Father's Day was comical in part because fathers seemed so out of place or uncomfortable in this holiday world of sentimental gifts and domestic flattery. The "little remembrances" of flowers, cards, and novelties became funny when showered on Father; they opened up a line of humor that played on the gendered incongruities of holiday gift giving. As one editorial writer on the holiday put the matter in 1925, fathers have "no talent for the fribbles and frabbles and furbelows with which Mother signalizes well-being."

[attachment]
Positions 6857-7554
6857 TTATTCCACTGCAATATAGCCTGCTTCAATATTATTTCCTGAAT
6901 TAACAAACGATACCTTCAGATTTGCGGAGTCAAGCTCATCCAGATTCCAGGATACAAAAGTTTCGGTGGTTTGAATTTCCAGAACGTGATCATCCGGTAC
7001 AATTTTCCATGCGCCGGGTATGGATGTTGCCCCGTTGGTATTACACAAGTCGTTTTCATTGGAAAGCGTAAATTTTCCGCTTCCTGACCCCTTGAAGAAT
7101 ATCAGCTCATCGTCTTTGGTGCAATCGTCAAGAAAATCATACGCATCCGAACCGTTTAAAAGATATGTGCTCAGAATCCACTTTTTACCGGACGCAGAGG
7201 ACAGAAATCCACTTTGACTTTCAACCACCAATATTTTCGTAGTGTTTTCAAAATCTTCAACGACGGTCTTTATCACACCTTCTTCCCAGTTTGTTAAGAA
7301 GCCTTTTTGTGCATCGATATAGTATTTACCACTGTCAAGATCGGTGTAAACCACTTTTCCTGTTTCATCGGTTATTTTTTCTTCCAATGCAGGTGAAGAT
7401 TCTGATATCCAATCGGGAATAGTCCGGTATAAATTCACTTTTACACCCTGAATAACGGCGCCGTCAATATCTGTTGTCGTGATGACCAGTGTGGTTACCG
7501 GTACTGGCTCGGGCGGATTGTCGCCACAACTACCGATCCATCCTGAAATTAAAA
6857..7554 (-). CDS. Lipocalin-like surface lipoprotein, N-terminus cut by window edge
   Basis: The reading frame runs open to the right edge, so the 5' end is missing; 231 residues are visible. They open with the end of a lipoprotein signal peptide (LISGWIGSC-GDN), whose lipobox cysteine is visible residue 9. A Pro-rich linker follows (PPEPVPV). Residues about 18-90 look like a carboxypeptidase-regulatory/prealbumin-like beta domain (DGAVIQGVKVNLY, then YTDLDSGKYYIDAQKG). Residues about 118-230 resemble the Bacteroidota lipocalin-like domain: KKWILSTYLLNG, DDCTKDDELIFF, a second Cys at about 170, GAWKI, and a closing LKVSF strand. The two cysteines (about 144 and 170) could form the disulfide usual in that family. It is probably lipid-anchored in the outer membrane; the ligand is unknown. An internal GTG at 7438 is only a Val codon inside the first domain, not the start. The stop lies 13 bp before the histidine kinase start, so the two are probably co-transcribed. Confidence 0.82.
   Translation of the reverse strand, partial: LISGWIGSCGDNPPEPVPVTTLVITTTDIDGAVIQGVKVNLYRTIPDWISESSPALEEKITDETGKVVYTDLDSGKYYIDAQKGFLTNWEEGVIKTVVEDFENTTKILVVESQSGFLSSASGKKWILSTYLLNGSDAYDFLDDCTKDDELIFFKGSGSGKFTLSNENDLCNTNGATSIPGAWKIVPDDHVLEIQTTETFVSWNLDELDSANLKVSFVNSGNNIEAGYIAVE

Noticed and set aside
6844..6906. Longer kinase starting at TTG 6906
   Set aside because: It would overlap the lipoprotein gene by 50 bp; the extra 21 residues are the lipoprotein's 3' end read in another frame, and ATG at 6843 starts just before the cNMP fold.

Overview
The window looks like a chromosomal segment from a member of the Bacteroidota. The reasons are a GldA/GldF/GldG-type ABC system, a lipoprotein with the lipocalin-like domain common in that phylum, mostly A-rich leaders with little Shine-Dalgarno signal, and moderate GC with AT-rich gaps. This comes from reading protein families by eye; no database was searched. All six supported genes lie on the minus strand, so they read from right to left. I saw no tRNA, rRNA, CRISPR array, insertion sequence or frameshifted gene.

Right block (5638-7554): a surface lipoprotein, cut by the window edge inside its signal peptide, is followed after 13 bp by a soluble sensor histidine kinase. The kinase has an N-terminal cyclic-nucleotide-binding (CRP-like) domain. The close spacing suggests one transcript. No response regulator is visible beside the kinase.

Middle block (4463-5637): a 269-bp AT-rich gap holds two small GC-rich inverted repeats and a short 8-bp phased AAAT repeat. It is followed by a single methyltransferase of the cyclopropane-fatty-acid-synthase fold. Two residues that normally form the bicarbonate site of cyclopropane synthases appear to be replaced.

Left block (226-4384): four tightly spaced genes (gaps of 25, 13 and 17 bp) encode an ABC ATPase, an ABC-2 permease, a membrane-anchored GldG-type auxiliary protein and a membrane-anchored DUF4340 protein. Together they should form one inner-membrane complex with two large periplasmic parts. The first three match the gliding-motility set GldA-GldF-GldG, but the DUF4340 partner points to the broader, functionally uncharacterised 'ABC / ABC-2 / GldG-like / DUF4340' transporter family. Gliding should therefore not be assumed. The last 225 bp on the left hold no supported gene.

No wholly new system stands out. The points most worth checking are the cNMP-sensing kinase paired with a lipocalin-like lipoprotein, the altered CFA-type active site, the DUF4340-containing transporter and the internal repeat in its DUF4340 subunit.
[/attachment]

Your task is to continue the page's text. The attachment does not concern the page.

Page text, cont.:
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Source Notes: Consumer Rites: The Buying and Selling of American Holidays (section 4, "The Invention of Father's Day: The Humbug of Modern Ritual"; chapter 5, "Mother's Day Bouquet") (1995). Schmidt notes that the founder of Mother's Day, Anna Jarvis, saw Father's Day as a "poorly disguised plot of 'some necktie, tobacco, whiskey and lottery promoters.'" Schmidt further comments: "The snide perception that the holiday was an inane hoax and that merchants were responsible for putting it over on people found ample expression. Father's Day, more than any other celebration up to that time, demonstrated the corrosive cynicism that had come to hedge in modern rituals in a world of advertising and promotion."
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